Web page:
GroupM to double media spend on women’s sports

GroupM to double media spend on women’s sports

By Michael Bürgi  •  March 27, 2024  •  4 min read  •

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Ivy Liu

GroupM will double its media spend commitment to women’s sports, and is looking to create a standalone women’s sports marketplace effective with this year’s upfront marketplace.

WPP’s media buying arm will announce today it has intent to spend from a list of significant advertisers, including Adidas, Ally, Coinbase, Discover, Google, Mars, Nationwide, Unilever, Universal Pictures and others. They all currently advertise in women’s sports already but are looking to find new ways to get involved.

Citing a Deloitte report that estimates the women’s sports ad marketplace will exceed $1 billion in 2024, GroupM said it will seek out what it calls first-look and first-to-market investment opportunities for the above clients, some of which are already pretty big supporters of women’s sports.  

GroupM’s timing seems well timed, as the March Madness college basketball tournament is well underway— and some believe the women’s draw is attracting more of an active fan base than the men’s. Names like Caitlin Clark and Angel Reese seem to register with the casual viewer as strongly as some of the men. 

“This has been a growth movement over the last few years now. We have clients that lean really well into this space already,” said Martin Blich, GroupM U.S.’s executive director of sports and live investment. “There’s whitespace, in terms of the ability to craft and do things in our own way as this marketplace evolves, and as women’s sports becomes a bigger part of the overall pie of the sports world. It’s important to get in now.” 

Andrea Brimmer, chief marketing and PR officer at Ally, one of GroupM’s clients, describes the digital financial services firm as one of the original architects of the movement to support women’s sports. She said two years ago, in an important anniversary milestone of the passage of Title IX, Ally decided to commit to spending an equal amount of its sports media dollars on women’s sports over a five-year span from the 90% it was spending at the time on men’s sports. 

Ally has since worked with CBS to move the National Women’s Soccer League championship match into a prime-time slot while extending its sponsorship of the league another five years, said Brimmer. Ally also cut a multimillion dollar deal with Disney that specified 95% of its spend had to go into women’s sports while mandating that sports programming had to move into “more desirable time slots,” she added.

The fact is, women’s sports remains relatively affordable compared to men’s, so why not support at an early point in the maturation is Brimmer’s point. The change in spend to 50/50 came as much out of existing budgets that were optimized, Brimmer added. For example, she said hypothetically if Ally cut down from three spots in the NBA Finals to two, that savings could equal a whole season’s worth of sponsorship in a women’s sports league.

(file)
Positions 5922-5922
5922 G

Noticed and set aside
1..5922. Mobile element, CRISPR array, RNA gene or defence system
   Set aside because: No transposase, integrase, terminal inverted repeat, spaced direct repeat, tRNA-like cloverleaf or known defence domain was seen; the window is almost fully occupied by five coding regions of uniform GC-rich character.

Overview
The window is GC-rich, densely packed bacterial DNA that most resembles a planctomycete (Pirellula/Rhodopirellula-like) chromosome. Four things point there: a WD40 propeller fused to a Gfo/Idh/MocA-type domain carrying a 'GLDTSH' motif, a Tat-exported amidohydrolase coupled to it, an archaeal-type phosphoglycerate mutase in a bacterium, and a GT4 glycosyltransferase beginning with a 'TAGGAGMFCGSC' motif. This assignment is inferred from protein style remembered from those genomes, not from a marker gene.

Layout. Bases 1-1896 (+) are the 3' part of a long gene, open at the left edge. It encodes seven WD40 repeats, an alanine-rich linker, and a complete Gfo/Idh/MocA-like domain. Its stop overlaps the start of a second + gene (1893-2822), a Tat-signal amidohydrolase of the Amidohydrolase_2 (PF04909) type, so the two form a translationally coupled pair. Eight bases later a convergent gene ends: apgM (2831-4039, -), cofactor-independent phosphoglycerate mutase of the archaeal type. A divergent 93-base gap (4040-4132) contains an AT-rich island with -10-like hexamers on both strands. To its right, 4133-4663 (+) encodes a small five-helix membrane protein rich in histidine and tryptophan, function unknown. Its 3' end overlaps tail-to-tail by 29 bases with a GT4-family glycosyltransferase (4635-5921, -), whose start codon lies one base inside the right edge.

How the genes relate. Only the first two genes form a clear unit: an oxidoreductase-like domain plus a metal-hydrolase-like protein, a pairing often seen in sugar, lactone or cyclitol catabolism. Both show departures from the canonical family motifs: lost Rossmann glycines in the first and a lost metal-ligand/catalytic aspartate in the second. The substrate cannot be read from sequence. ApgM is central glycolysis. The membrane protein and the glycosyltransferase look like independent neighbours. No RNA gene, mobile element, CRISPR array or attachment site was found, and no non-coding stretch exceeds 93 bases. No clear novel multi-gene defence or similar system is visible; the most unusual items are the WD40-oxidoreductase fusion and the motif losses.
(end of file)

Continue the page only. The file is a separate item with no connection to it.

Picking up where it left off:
But Ally also supports up-and-coming sports platforms too, from Togethxr to Re-Inc to The Gist, all of which have been started by various female athletes. The ultimate goal, said Brimmer is “to create a marketplace that kicks off around the time of the upfronts to expose more brands to not only what exists in legacy media platforms, but also to these emerging platforms that need to sustain if women’s sports are truly going to get the focus and attention that they need.” 

Added Denise Ocasio, GroupM U.S.’s executive director of investment: “By doing this, we’re going to find the … next cultural moment that lives in X sport the way it might live in women’s basketball today, or women’s soccer last summer. So that’s what our hope is. Because right now, we want to have an equitable playing field across all women’s sports.”

GroupM isn’t alone in ramping up its efforts in women’s sports — particularly March Madness. Horizon Media’s Blue Hour Studios last week launched a social- and influencer-driven effort on behalf of client Optimum Nutrition that taps college hoops stars including LSU’s Angel Reese, Tennessee’s Rickea Jackson, North Carolina’s Deja Kelly, and UConn’s Azzi Fudd. The paid campaign, Unlock More You, popped up on the Tik Tok and Instagram feeds of the hoopers, whose reach spans 100,000 followers to 2.5 million.

“We felt that given the relevance of the March Madness tournament at this time of the year and the crossover between the fans with Optimum Nutrition’s target audience, this was strategically a good activation to bring appeal to the consumers on both the creative and talent level at the same time,” said Nicolette Trebing, Blue Hour’s director of brand solutions. Because Blue Hour’s efforts are part of a broader effort by Optimum Nutrition, she declined to say the value of the campaign. 

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